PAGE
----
Towards A Good Samaritan World

Friday, February 02, 2007


The world has fewer officially atheist states now than it did twenty years ago, when the Soviet Union and the communist powers of the Warsaw Pact were still in business. One of those still standing is China. But religion is getting stronger there at the grassroots level, and it is also gaining more acceptance from the regime. The Economist reports:

The revival of the Black Dragon Temple's fortunes is part of a resurgence of religious or quasi-religious activity across China that—notwithstanding occasional crackdowns—is transforming the social and political landscape of many parts of the countryside. Religion is also attracting many people in the cities, where the party's atheist ideology has traditionally held stronger sway.

The resurgence encompasses ancient folk religions and ancestor worship, along with the organised religions of Buddhism, Taoism, Islam (among ethnic minorities) and, most strikingly, given its foreign origins and relatively short history in China, Christianity. In the face of this onslaught, the party is beginning to rethink its approach to religion. It now acknowledges that it may even have its uses...

Officially, the party regards folk religion as superstition, the public practice of which is illegal. But in many rural areas officials now bend the rules. In Yulin prefecture, with 3.4m people, there are 106 officially registered places of worship and many more that are not officially sanctioned...

Evidence of China's religious revival can be seen throughout the countryside in the form of lavish new temples, halls for ancestor worship, churches and mosques (except in the far western province of Xinjiang, where the government worries that Islam is intertwined with ethnic separatism and keeps tighter rein). Officially there are more than 100m religious believers in China (see table), or about 10% of the population. But experts say the real number is very much higher.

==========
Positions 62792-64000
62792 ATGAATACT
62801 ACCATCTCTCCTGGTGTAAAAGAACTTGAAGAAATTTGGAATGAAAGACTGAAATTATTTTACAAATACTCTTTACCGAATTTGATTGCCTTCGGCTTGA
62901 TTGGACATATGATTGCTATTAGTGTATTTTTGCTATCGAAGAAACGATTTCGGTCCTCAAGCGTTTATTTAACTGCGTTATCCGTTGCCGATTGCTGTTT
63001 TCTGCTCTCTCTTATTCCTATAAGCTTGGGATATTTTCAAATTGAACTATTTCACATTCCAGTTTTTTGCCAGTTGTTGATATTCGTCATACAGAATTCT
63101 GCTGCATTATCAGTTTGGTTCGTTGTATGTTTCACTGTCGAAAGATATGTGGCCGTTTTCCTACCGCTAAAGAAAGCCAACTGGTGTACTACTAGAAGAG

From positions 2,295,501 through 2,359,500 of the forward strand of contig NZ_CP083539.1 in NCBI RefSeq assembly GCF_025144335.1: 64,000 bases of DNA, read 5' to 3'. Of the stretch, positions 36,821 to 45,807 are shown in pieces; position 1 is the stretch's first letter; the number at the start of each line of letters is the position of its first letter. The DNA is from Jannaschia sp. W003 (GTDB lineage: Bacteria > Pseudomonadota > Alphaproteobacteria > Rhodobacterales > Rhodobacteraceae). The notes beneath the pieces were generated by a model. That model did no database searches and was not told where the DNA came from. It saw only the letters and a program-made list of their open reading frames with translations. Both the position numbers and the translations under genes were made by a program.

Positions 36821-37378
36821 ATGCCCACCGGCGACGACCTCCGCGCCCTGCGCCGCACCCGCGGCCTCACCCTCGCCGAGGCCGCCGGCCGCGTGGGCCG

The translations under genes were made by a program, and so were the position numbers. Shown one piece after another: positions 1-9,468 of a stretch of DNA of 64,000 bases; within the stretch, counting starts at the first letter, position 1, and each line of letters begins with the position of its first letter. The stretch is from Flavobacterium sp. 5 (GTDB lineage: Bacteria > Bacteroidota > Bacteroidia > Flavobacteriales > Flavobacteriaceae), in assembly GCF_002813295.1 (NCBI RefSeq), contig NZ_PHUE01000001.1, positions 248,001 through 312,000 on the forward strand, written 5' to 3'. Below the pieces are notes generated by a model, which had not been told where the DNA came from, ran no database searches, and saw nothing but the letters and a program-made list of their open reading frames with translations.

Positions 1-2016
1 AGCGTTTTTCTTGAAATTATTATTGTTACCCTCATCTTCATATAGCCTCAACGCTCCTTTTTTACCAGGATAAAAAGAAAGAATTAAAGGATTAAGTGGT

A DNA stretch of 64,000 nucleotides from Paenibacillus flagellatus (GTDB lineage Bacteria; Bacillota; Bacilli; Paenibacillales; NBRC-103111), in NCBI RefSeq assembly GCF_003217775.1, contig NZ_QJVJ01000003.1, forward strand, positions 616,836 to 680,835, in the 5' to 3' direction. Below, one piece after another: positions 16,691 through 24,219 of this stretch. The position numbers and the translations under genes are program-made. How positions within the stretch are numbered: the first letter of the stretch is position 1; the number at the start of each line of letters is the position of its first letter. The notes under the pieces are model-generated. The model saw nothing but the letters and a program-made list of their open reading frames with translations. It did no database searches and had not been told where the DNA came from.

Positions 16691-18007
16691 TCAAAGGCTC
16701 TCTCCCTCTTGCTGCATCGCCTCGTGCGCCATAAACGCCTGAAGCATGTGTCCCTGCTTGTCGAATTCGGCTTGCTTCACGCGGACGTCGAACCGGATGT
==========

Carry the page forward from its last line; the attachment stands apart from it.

Christianity in particular is flourishing:

The Archbishop of Canterbury, Rowan Williams, who visited China in October, wrote afterwards in the Times that there was now a sense in China that civil society needed religion, with its motivated volunteers. During his trip he remarked on an “astonishing and quite unpredictable explosion” in Christian numbers in China in recent years.

If the growth of Christianity in China continues at the rates it has recently sustained, within our lifetimes China will be a predominantly Christian nation. A likely scenario? Perhaps not; but definitely possible.

In that case, would the American evangelicals-- who are already in a sense second-class citizens here, forced to pay, as it were, the jizya to an elite that teaches their own children in a fashion contrary to their faith-- begin to feel divided loyalties? It is incongruous that the world's most populous and dynamic (predominantly) Christian country is also the world's richest, when Jesus said that "it is easier for a camel to pass through the eye of a needle than for a rich man to enter the Kingdom of Heaven." In a newly converted China, American Christians could see much to admire.


  • Certainly evangelical Christians are frequently convinced that they are treated like second-class citizens, but is being taxed to pay for something in which one doesn't believe so rare as to allow evangelicals a claim to unusual persecution? Calling those whose president received two terms and whose legislators largely controlled Congress for most of the last decade "second class citizens" is quite disconcerting - almost worrying - hyperbole.